Gateway to the Classics: A Moral Alphabet by Hilaire Belloc
A Moral Alphabet by  Hilaire Belloc

D For Dreadful

The Dreadful Dinotherium, he
Will have to do his best for



The early world observed with awe

His back, indented like a saw.

His look was gay, his voice was strong;

His tail was neither short nor long;

His trunk, or elongated nose,

Was not so large as some suppose;

His teeth, as all the world allows,

Were graminivorous, like a cow's.

He therefore should have wished to pass

Long peaceful nights upon the Grass,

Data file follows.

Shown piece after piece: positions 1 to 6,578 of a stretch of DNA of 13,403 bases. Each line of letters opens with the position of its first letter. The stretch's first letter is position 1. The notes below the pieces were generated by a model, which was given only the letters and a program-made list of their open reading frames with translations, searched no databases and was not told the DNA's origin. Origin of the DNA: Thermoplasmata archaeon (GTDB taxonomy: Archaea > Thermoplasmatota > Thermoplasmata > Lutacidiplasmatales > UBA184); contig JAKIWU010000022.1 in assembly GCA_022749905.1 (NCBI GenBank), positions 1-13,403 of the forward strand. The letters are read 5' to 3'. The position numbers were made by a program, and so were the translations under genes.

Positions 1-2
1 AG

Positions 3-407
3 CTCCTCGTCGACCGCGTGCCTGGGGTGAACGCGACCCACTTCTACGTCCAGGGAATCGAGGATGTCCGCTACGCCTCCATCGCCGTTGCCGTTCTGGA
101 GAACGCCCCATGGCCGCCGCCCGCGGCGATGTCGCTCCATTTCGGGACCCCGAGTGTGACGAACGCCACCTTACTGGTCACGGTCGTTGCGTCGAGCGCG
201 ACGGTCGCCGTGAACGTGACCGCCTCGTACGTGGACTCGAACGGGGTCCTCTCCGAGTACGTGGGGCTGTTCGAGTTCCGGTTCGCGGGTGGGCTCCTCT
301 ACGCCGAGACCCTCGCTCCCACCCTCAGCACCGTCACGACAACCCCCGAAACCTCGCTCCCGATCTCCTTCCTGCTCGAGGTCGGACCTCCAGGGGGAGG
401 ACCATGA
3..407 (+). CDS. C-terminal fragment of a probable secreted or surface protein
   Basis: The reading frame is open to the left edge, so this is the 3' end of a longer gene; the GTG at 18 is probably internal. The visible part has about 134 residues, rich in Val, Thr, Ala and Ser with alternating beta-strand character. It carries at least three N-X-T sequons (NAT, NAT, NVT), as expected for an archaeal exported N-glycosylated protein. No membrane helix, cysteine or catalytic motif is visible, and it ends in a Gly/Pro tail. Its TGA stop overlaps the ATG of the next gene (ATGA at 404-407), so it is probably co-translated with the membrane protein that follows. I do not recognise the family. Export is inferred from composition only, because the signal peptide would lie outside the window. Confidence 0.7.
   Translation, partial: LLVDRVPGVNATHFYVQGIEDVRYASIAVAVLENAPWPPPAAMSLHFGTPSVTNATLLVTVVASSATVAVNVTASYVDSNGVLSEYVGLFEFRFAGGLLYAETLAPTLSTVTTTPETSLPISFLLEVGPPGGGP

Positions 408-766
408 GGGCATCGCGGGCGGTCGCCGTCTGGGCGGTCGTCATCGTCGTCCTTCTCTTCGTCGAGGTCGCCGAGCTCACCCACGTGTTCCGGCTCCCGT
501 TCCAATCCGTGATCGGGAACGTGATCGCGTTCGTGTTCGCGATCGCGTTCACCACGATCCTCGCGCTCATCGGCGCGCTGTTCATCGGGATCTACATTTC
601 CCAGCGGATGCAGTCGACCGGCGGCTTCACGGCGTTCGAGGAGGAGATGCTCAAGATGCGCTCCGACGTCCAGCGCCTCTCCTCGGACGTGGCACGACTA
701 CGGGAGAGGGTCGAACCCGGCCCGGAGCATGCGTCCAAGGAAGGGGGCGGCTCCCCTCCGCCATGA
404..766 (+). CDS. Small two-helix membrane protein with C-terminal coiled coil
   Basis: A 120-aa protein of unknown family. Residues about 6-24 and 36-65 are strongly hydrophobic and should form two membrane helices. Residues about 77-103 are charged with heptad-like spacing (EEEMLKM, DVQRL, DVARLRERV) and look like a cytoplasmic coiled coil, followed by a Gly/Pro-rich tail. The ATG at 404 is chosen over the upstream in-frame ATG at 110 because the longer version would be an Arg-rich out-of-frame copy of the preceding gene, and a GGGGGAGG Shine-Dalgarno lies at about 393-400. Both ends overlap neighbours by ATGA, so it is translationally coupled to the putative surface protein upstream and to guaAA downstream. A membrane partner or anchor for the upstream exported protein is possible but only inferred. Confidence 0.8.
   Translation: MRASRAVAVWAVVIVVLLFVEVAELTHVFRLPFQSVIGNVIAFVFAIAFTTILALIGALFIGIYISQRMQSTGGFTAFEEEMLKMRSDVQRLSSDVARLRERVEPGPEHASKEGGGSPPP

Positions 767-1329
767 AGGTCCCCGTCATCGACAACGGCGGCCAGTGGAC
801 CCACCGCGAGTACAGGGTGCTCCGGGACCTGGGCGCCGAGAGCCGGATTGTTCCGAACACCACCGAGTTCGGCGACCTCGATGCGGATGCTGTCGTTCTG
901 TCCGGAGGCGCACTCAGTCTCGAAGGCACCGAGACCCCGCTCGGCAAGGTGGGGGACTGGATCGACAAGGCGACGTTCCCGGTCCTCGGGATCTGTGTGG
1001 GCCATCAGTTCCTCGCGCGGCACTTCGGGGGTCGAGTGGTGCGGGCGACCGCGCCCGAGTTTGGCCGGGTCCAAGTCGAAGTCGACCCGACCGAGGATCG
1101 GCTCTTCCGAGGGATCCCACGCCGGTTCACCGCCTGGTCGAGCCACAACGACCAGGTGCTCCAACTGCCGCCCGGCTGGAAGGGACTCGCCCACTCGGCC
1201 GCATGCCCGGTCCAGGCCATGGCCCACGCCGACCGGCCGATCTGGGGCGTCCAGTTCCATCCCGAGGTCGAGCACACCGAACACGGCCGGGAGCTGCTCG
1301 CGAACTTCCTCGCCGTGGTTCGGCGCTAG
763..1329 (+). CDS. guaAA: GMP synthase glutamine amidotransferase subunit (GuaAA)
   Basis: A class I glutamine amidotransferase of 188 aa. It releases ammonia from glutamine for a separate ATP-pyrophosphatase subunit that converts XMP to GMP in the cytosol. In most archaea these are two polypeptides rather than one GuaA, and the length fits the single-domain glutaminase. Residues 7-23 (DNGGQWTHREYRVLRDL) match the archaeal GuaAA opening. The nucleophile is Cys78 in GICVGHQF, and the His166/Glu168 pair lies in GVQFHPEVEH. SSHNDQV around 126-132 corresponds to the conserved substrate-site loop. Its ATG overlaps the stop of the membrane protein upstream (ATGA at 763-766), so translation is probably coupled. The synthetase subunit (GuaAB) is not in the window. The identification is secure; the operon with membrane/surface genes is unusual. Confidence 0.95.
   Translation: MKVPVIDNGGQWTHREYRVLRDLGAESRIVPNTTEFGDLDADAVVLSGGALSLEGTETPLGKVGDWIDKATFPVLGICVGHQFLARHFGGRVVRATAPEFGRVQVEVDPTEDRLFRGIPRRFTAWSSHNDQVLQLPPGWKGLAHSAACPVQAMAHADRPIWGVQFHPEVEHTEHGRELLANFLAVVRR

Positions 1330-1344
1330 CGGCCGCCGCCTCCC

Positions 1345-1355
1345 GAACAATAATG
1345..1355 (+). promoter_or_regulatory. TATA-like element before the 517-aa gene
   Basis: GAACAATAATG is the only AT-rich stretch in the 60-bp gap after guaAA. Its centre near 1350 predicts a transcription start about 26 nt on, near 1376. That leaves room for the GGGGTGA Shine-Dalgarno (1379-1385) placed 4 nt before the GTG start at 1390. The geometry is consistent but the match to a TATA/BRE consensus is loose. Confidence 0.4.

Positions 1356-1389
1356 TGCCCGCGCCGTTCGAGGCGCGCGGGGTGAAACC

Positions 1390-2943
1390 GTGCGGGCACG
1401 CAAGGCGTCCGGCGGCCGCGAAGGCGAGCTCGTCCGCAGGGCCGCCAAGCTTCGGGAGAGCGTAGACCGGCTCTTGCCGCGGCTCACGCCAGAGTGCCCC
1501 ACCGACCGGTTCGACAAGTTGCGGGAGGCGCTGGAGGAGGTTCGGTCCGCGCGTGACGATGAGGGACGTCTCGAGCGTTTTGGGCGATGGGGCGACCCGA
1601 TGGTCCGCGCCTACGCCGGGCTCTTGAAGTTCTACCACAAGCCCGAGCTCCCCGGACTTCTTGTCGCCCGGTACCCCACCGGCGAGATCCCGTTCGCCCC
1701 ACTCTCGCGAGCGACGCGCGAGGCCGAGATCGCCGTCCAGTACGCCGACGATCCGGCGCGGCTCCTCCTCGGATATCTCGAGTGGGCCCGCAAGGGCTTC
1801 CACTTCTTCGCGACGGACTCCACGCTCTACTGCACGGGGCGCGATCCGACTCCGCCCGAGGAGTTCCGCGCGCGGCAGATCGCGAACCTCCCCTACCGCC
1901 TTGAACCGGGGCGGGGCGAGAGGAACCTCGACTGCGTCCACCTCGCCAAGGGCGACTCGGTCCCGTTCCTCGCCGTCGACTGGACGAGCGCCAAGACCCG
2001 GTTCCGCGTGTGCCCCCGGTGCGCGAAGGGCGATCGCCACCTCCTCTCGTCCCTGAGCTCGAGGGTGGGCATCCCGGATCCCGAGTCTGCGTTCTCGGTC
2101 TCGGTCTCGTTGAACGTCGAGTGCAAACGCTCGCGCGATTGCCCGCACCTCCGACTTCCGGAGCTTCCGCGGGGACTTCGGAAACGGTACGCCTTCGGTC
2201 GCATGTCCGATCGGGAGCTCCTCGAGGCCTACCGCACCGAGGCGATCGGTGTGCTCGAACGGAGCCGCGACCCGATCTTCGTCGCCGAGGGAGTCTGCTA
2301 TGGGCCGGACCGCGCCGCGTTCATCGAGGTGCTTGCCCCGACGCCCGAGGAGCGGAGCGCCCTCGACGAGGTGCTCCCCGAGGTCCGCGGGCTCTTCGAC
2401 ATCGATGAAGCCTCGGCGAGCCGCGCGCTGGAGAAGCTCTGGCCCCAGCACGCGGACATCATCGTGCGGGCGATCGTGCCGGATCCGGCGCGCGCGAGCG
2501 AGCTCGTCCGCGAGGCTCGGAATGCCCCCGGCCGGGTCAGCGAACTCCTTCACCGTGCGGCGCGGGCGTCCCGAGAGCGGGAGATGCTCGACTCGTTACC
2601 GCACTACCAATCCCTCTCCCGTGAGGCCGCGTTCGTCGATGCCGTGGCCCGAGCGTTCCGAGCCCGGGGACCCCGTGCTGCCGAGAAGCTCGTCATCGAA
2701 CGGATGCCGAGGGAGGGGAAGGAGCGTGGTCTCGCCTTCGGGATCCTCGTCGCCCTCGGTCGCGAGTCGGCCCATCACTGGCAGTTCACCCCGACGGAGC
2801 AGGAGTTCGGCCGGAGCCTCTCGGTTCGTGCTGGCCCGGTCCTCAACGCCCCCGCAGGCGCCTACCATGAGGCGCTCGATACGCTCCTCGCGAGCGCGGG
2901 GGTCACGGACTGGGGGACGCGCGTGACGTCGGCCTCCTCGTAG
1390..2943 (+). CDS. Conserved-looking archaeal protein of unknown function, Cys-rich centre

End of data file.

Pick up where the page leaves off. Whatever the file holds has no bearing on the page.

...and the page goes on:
But being mad the brute preferred

To roost in branches, like a bird.

(We have good reason to suppose

He did so, from his claw-like toes.)


A creature heavier than a whale,

You see at once, could hardly fail

To suffer badly when he slid

And tumbled (as he always did).

His fossil, therefore, comes to light

All broken up: and serve him right.


If you were born to walk the ground,

Remain there; do not fool around.

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